Feature

Loving their living

Great Places to Work’s first ever employee survey of India’s humanitarian sector

Soumik Kar

 Though most of us spend our time competing with peers in terms of job satisfaction, the fact that there are jobs in the social sector beyond the purview of such petty politics is more than apparent to each of us. After all, doing something for your fellow human beings ranks high on the list of self-satisfying actions. It is to quantify this satisfaction that research, consulting and training firm Great Places to Work (GPTW) moved past its corporate-centric surveys to list the best NGOs to work for in India instead this year.

With over 20 organisations participating in the survey, GPTW discovered that, on an average, 77% of the respondents believed that their organisation was a great place to work for. So, what makes it a ‘great place to work’? GPTW’s practice head Preeti Malhotra says, “Trust, pride and camaraderie are our top criteria, among others, when we decide if a place is indeed a great place to work at. We check whether the employees trust the employers, see if they feel proud to work for their organisations and if they get along well with — and look up to — their peers."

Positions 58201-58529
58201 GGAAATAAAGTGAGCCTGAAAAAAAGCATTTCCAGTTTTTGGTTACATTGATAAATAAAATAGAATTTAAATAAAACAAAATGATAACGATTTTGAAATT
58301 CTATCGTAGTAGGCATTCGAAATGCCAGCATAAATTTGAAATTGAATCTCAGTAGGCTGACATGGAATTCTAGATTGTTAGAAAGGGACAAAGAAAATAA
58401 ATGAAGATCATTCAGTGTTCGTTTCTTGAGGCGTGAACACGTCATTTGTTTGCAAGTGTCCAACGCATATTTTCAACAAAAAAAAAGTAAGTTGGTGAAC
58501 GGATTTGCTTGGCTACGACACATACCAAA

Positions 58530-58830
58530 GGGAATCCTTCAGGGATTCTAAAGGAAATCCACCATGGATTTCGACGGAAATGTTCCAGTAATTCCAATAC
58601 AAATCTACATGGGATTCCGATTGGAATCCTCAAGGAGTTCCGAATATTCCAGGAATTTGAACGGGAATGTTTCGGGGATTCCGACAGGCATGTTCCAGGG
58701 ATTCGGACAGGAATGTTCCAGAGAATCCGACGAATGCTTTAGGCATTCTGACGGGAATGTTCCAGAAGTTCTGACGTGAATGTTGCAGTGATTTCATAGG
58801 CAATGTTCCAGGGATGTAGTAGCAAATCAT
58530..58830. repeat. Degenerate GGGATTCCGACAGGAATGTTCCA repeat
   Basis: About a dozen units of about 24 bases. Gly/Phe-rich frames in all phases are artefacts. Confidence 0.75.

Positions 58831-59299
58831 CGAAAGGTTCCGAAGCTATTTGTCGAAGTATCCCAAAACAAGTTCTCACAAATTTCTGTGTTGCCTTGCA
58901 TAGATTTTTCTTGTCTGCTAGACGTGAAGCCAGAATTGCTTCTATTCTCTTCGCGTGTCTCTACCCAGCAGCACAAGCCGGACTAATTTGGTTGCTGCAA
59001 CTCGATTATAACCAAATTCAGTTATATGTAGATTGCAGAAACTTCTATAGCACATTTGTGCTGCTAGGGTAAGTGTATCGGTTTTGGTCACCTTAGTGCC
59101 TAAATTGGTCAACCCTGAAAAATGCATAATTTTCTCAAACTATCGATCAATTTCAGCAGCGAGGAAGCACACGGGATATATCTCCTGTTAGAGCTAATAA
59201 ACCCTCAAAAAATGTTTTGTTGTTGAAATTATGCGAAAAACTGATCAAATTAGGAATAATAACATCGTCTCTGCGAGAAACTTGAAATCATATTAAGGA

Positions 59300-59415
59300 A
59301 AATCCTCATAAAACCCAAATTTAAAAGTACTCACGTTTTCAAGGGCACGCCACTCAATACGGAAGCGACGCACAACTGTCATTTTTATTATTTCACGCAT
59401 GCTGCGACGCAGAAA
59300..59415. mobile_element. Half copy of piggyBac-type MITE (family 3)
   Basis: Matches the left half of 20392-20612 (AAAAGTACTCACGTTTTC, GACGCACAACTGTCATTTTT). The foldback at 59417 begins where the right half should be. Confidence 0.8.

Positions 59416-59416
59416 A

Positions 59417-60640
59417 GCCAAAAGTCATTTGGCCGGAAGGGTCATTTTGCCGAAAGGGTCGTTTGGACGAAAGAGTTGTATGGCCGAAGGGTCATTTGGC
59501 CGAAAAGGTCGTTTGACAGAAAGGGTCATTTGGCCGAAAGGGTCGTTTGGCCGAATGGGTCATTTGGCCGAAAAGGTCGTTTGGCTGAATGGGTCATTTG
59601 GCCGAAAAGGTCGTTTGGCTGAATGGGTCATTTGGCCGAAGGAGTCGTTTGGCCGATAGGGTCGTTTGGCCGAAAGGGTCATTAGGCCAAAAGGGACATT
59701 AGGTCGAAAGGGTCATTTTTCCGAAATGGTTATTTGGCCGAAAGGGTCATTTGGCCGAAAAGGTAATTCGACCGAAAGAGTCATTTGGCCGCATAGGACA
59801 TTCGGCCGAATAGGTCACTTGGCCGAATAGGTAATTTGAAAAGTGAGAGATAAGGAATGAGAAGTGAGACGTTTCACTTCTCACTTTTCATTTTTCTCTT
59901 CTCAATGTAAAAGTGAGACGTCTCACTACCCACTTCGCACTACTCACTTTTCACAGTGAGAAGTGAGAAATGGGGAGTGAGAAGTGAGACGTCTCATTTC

Rizwan Tayabali, Make A DifferenceMake A Difference

 

 

 

 

 

 

 

 

 

 

If you ask Malhotra what really makes people stick around at the top NGOs in the country, she says the reasons are two-fold, “These organisations have simple, single-minded mission — that is what larger corporates could learn from. Also, what we noticed is the equity of treatment. They look at each employee as an individual who contributes to the greater good of the organisation and as someone who has the opportunity to voice their opinions and be part of executive decisions.” 

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